HUD Hiring Blitz Attracts Vets, Minorities
The department is on track to make 1,000 hires by the end of fiscal 2014 with an eye on diversity.
Thousands of veterans and minorities are applying for jobs at the Housing and Urban Development Department as part of a major hiring push by the agency in fiscal 2014, according to officials.
HUD is on track to hire 1,000 people by the end of this fiscal year, through a combination of internal and external candidates, said Michael Anderson, the department’s chief human capital officer in an interview with Government Executive on Friday. The department, which launched its hiring effort in January, had received nearly 95,000 job applications as of last week, said Towanda Brooks, deputy chief human capital officer, who is leading the massive effort. Of those applications, 20,000 were submitted by vets, 59,000 were from minorities, and 400 from candidates with disabilities.
To date, HUD has hired 474 people, though not all of them are on board yet. Another 600 positions are in various stages of the hiring process at this point, Anderson said. “The hiring percentages were in line with the representation of applicants in the pool for vets and minorities,” he said. HUD is keeping track of applications, hiring and candidates’ demographics through an automated staffing tool.
Anderson said the hires, when complete, likely will comprise 50 percent internal candidates and 50 percent external. “We’re actually excited about that break, because we do look to give people new opportunities internally, and try to strike the balance with getting new thought and a diverse set of experiences from the outside as well.”
The positions are located throughout HUD, at headquarters and in its field offices across the country, and run the gamut from financial analysts and housing program specialists to technical professionals and engineers. The Office of Housing is looking to fill the most jobs, followed by Public and Indian Housing and the Community Planning and Development office. Brooks said it has taken on average 78 days for each hire—from applying to arriving for work. That’s slightly faster than the average hiring time governmentwide, which was about 87 days in 2012.
Brooks said all the positions are posted on USAJobs, but the department is using a strategic hiring approach. “We are using multiple programs to bring people on board, so that we have a good pipeline from all types of avenues,” she said, adding that HUD is reaching out to and hiring candidates through the Presidential Management Fellows program and Peace Corps alumni network, as well as using hiring authorities to bring on recruits with disabilities. President Obama has said he wants the federal government to serve as a model for employing more people of diverse backgrounds, including veterans and people with disabilities. The president and First Lady Michelle Obama have made finding vets jobs in government and the private sector a high priority within the administration.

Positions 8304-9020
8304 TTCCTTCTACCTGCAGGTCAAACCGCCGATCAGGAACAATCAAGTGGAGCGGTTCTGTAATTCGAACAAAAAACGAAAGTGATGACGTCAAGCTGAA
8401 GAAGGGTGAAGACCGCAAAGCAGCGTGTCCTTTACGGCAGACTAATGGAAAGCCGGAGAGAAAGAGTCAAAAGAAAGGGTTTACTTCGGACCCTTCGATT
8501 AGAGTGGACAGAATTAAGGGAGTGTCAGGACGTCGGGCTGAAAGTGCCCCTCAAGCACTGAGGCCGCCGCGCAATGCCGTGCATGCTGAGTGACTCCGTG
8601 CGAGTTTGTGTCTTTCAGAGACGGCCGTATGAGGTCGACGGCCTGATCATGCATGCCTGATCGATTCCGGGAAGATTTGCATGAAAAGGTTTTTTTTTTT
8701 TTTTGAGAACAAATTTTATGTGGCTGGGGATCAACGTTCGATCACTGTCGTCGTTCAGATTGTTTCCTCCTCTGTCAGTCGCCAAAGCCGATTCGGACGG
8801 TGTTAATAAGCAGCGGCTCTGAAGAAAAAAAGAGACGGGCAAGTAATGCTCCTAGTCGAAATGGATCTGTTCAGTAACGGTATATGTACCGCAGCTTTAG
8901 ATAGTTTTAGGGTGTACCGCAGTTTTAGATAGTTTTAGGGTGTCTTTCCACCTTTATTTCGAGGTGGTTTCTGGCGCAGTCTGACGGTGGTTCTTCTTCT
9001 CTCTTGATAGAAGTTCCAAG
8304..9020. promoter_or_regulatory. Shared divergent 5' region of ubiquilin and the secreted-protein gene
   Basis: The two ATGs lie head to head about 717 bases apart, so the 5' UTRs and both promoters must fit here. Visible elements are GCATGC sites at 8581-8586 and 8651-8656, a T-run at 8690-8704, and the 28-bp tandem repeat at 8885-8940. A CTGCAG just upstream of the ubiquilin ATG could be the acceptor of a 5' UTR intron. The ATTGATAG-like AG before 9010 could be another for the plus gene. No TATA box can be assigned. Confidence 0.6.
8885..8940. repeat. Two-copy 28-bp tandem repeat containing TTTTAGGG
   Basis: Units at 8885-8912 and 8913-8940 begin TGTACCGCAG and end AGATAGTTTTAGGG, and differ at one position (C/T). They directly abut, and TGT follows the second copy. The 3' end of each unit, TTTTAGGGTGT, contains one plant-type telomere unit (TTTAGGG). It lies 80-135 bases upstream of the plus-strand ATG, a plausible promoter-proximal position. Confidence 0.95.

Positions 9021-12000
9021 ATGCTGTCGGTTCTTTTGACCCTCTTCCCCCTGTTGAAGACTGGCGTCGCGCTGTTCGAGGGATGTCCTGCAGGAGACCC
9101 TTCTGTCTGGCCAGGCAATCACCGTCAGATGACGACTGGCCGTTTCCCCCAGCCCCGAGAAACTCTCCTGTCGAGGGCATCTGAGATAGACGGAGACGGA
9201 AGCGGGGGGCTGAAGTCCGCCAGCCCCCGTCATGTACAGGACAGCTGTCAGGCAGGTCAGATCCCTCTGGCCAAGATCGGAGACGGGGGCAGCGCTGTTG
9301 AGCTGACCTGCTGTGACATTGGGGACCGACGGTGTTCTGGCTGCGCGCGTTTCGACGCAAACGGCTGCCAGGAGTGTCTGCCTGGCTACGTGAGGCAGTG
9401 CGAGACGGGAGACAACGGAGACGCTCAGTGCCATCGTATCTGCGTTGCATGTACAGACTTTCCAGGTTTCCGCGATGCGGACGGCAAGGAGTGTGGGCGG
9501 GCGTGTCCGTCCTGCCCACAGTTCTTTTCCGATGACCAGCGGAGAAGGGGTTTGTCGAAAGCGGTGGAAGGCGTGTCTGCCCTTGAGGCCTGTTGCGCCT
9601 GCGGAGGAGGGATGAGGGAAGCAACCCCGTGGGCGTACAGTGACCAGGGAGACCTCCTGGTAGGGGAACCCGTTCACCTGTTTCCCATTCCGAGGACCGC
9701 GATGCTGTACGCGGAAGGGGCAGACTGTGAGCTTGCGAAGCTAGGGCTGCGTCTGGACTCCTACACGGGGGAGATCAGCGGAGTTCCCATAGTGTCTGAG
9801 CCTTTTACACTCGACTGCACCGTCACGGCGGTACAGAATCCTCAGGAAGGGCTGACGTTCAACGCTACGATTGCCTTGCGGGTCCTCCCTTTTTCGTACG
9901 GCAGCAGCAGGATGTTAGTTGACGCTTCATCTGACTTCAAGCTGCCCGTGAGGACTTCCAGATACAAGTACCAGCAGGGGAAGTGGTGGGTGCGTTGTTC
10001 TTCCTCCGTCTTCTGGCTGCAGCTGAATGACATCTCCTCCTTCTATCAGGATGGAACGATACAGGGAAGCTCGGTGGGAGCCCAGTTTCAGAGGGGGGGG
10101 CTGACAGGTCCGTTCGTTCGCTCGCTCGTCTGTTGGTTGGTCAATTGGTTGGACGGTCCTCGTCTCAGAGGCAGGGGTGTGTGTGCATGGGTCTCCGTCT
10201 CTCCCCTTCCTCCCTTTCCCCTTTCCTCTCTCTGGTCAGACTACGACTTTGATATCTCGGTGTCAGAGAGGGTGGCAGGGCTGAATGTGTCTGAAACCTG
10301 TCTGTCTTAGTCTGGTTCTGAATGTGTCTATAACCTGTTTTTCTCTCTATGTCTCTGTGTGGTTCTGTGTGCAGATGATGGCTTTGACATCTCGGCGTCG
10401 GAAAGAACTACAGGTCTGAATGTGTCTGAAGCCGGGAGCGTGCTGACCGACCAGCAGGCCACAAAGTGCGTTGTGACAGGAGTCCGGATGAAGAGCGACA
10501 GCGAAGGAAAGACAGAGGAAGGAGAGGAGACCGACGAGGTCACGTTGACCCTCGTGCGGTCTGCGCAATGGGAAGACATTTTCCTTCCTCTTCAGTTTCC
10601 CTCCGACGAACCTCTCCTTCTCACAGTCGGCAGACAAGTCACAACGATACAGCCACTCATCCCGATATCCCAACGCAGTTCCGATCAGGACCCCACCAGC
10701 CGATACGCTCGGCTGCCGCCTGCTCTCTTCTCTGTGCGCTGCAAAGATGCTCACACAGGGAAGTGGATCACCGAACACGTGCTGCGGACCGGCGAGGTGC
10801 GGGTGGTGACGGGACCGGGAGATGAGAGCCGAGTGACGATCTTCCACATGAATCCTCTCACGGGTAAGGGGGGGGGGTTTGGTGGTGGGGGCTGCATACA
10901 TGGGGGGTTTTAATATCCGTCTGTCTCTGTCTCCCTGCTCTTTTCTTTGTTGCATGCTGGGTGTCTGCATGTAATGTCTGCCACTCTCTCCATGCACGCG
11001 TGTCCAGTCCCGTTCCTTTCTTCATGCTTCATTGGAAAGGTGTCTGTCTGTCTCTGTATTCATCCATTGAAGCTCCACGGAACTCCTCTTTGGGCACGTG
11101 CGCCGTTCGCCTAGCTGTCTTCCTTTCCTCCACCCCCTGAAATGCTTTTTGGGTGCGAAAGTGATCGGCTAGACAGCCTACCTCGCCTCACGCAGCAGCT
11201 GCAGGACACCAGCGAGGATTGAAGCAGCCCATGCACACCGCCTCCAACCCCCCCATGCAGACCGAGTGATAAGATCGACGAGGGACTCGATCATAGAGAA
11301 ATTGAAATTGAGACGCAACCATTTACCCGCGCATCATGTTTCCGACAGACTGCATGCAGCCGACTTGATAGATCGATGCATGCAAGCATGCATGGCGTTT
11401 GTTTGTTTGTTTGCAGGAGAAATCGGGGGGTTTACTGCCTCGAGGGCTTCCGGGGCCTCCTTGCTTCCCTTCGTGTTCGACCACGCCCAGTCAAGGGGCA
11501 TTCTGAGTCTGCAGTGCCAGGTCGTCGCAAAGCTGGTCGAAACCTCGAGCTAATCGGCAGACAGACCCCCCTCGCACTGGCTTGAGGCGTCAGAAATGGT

The administration’s fiscal 2014 budget proposal included a request for the hiring bonanza at HUD. The department, like many other federal agencies not involved in defense or homeland security, has labored under a hiring freeze during the last few years. After sequestration began in March 2013, HUD imposed a hiring freeze to help save money under the automatic budget cuts; multiple years of continuing resolutions funding the department at the same level also affected hiring. “We have not hired in a few years, so a lot of it is sort of pent-up demand,” Anderson said. HUD has about 8,000 federal employees right now.
The push to fill 1,000 positions in addition to onboarding and training people “is a heavy lift for the agency on a number of fronts,” said Anderson. “How effectively you onboard plays directly into how well you retain people, so that is a big focus of ours right now.”
Jereon Brown, a HUD spokesman who has been with the department since 2000, said he cannot recall such a hiring blitz during his tenure. “I don’t remember [Office of the Chief Human Capital Officer] or HR having anywhere near this challenge,” he said. “It is a very massive undertaking, and I think it’s required a big push of initiatives on their part to make it happen.”
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